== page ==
Written by Penelope Farthing
You are judged as soon as someone sees you. For being black, for being a woman, for having the audacity for being both simultaneously. You are judged by your speech, your attitudes, your preferences, your political leanings. Being women, we are judged across the board for everything, ranging from our appearance, style, and even the way our hair grows naturally out of our head. We are judged according to our career path, what we studied in school, or if we opted for a nontraditional career path. Literally everything. I’m not sitting up here on my high horse. I judge people too. And people judge me. That’s the nature of the world, and is simple human nature. People need to be judgmental – consequences of not being a little judgy can include getting stuck in a job you hate, a terrible friend circle, all the way up to catching something lifelong and incurable.
With all those things (and WAY more) in play, that means that you are competing with seven billion other people for whatever it is you want.
Life is a competition. It may not feel fair or right or moral, but it is what the fuck it is. And when you are competing, you should compete to win. No half measures. Perhaps due to an overwhelmingly religious background, many black women balk at the thought of competing. Or, they think that due to centuries-old white supremacy, they might as well not try at all, since the white man already secured his place at the top centuries ago. That attitude of defeat will earn little but loss. Unfortunately, the world doesn’t take turns who gets to be on top. You have to fight for your place, and when you are on top, you’ll have to compete to stay there, or fall. This approach to life may represent a paradigm shift, but a shift I hope catches on with the collective of black women. But what does it mean to compete? And what should you take into consideration when embarking on this competition of life?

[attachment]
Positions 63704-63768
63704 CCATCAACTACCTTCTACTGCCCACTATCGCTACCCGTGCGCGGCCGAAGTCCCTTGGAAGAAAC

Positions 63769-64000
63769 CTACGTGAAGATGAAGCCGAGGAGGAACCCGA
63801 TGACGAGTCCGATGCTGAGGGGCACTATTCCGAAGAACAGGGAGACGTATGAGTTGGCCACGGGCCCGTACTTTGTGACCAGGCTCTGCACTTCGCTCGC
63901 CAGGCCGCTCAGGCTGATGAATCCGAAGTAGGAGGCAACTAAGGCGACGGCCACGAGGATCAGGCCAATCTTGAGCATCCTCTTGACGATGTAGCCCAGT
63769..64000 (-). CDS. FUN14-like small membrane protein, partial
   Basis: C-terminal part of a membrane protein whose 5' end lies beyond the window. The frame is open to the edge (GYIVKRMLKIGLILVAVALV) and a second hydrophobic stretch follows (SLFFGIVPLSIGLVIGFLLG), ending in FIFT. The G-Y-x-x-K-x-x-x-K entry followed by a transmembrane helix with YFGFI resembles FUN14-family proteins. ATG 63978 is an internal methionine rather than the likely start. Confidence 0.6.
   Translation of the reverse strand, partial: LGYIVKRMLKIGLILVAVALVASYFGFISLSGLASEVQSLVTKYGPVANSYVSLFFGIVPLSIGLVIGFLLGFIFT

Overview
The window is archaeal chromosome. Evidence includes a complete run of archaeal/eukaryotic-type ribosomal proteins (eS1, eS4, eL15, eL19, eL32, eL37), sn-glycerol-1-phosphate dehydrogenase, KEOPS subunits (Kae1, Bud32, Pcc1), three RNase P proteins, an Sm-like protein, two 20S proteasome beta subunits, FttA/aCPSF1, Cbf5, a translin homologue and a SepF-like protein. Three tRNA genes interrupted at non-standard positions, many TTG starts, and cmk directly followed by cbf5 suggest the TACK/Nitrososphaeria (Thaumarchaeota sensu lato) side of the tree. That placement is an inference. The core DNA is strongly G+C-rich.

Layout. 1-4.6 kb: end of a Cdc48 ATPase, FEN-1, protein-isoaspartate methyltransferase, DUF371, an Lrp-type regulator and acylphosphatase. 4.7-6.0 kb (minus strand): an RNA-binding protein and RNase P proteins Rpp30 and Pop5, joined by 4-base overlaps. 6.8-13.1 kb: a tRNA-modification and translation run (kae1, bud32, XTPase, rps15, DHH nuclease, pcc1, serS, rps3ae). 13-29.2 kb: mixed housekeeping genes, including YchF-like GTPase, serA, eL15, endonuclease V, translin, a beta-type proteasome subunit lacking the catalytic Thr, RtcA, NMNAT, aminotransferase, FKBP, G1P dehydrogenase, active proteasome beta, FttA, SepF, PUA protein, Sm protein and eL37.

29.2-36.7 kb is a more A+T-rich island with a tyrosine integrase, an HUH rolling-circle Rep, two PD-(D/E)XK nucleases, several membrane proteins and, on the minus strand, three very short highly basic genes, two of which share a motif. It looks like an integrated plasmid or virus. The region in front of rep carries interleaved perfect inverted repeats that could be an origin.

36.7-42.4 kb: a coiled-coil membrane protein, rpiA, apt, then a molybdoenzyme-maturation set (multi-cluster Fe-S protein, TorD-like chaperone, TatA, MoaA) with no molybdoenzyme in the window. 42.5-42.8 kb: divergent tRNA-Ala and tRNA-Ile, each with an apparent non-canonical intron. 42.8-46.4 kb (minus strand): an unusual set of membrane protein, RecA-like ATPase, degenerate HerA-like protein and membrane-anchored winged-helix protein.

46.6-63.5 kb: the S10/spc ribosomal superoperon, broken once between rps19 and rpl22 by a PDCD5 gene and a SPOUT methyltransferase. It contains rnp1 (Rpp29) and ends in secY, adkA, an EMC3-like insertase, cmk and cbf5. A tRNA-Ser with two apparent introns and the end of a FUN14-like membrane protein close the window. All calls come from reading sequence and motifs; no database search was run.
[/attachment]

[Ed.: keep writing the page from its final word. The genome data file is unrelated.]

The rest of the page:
You are competing with everyone, depending on the circumstances. In this age of hypergamy, everybody is competing for a man. But an attractive, affluent husband is not the be all end all. Hell, it’s not even the beginning. You are competing with everyone for the best for yourself in all areas, with or without a partner. After all, a man can stray, mess up unforgivably, or die, and if you don’t have a contingency plan, then you’re out of luck. You are competing with other black women, nonblack women, black men, and nonblack men for whatever is the object of your desire.
I’m going to take men out of this competition talk – there is more to life than dickventures.
Have you ever applied to a job you were only barely qualified for? But you felt the fear and did it anyway? And you made it through to the interview portion, and you scope out the competition? If you showed up to the interview looking like you rolled out of bed, don’t be surprised if you don’t get that call back. Interviewers, just like anyone else, make judgements based on your appearance. Whether it is how you are dressed, or your weight, or how you passed the time in the waiting room, you have to get in the mindset that you are playing to In a similar vein, you are competing with others for the raise, for the promotion, for the transfer to a different location, for the chance to go on that business trip that could monumentally change your career.
Similar to above, you are competing for the chance to do something. If you don’t put yourself out there, the opportunities afforded to other people who may be less qualified than you may just pass you by, because you might exist in the world letting things you can change just happen to you.